A fuzzy logic decision support model for climate-driven biomass loss risk in western Oregon and Washington

Autoři: T. Sheehan aff001;  D. Bachelet aff003
Působiště autorů: Conservation Biology Institute, Corvallis, Oregon, United States of America aff001;  Environmental Sciences Program, Oregon State University, Corvallis, Oregon, United States of America aff002;  Department of Biological and Ecological Engineering, Oregon State University, Corvallis, Oregon, United States of America aff003
Vyšlo v časopise: PLoS ONE 14(10)
Kategorie: Research Article
doi: https://doi.org/10.1371/journal.pone.0222051


Dynamic global vegetation model (DGVM) projections are often put forth to aid resource managers in climate change-related decision making. However, interpreting model results and understanding their uncertainty can be difficult. Sources of uncertainty include embedded assumptions about atmospheric CO2 levels, uncertain climate projections driving DGVMs, and DGVM algorithm selection. For western Oregon and Washington, we implemented an Environmental Evaluation Modeling System (EEMS) decision support model using MC2 DGVM results to characterize biomass loss risk. MC2 results were driven by climate projections from 20 General Circulation Models (GCMs) and Earth System Models (ESMs), under Representative Concentration Pathways (RCPs) 4.5 and 8.5, with and without assumed fire suppression, for three different time periods. We produced maps of mean, minimum, and maximum biomass loss risk and uncertainty for each RCP / +/- fire suppression / time period. We characterized the uncertainty due to RCP, fire suppression, and climate projection choice. Finally, we evaluated whether fire or climate maladaptation mortality was the dominant driver of risk for each model run. The risk of biomass loss generally increases in current high biomass areas within the study region through time. The pattern of increased risk is generally south to north and upslope into the Coast and Cascade mountain ranges and along the coast. Uncertainty from climate future choice is greater than that attributable to RCP or +/- fire suppression. Fire dominates as the driving factor for biomass loss risk in more model runs than mortality. This method of interpreting DGVM results and the associated uncertainty provides managers with data in a form directly applicable to their concerns and should prove helpful in adaptive management planning.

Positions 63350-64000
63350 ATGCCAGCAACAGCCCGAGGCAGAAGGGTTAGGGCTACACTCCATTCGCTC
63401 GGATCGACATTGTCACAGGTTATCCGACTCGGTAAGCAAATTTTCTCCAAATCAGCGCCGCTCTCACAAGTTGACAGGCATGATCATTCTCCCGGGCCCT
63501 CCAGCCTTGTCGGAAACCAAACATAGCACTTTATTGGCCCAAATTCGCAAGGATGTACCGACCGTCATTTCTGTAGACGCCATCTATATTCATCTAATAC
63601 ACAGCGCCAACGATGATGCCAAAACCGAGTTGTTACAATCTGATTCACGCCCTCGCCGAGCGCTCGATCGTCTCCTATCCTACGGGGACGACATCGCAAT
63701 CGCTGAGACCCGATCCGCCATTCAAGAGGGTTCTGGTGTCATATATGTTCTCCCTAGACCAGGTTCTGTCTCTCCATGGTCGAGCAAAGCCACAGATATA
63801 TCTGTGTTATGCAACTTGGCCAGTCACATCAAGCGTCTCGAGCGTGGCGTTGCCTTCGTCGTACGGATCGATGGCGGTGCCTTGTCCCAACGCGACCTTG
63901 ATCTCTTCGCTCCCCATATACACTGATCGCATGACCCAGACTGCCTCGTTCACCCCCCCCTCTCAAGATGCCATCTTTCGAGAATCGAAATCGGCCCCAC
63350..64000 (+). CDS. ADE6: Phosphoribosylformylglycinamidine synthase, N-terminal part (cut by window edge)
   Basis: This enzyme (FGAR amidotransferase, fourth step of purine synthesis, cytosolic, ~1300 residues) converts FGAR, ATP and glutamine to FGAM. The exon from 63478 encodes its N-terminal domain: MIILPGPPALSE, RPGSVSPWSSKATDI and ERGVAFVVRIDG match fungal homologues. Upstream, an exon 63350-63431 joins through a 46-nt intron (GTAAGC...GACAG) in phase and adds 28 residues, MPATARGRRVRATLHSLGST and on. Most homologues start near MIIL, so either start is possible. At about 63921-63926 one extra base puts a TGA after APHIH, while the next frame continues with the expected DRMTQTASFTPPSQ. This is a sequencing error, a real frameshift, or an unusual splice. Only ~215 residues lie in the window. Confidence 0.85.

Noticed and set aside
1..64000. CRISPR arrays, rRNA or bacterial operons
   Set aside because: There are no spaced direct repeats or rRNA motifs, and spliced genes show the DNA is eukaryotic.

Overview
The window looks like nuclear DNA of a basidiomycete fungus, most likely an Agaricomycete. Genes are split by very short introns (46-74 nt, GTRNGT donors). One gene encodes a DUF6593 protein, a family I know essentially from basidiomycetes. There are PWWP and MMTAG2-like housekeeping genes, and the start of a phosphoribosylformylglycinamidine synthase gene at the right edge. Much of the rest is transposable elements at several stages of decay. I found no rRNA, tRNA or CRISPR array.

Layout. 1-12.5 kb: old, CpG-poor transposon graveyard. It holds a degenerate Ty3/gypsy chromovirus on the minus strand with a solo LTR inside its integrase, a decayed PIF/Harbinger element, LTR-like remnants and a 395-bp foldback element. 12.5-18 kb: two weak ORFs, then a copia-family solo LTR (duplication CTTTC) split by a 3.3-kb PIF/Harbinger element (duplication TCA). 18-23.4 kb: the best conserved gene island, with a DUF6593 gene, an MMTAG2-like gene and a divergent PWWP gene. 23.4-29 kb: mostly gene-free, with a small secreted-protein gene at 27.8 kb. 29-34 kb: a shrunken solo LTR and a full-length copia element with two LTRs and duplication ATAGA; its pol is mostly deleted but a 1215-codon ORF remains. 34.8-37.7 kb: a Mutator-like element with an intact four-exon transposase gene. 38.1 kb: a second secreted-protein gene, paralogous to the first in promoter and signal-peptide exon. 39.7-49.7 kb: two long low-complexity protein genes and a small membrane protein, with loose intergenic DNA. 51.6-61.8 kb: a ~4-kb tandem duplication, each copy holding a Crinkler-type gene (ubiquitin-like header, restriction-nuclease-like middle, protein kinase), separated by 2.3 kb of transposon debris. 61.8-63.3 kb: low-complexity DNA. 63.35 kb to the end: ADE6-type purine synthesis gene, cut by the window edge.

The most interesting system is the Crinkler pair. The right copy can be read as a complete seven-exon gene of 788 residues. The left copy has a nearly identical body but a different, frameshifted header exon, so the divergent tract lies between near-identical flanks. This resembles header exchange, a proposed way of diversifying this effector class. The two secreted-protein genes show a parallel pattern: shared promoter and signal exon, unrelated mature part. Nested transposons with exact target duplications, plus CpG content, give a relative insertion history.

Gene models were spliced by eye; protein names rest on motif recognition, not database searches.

Klíčová slova:

Biomass – Carbon dioxide – Climate change – Climate modeling – Fire suppression technology – Oregon – Wildfires – Fuzzy logic


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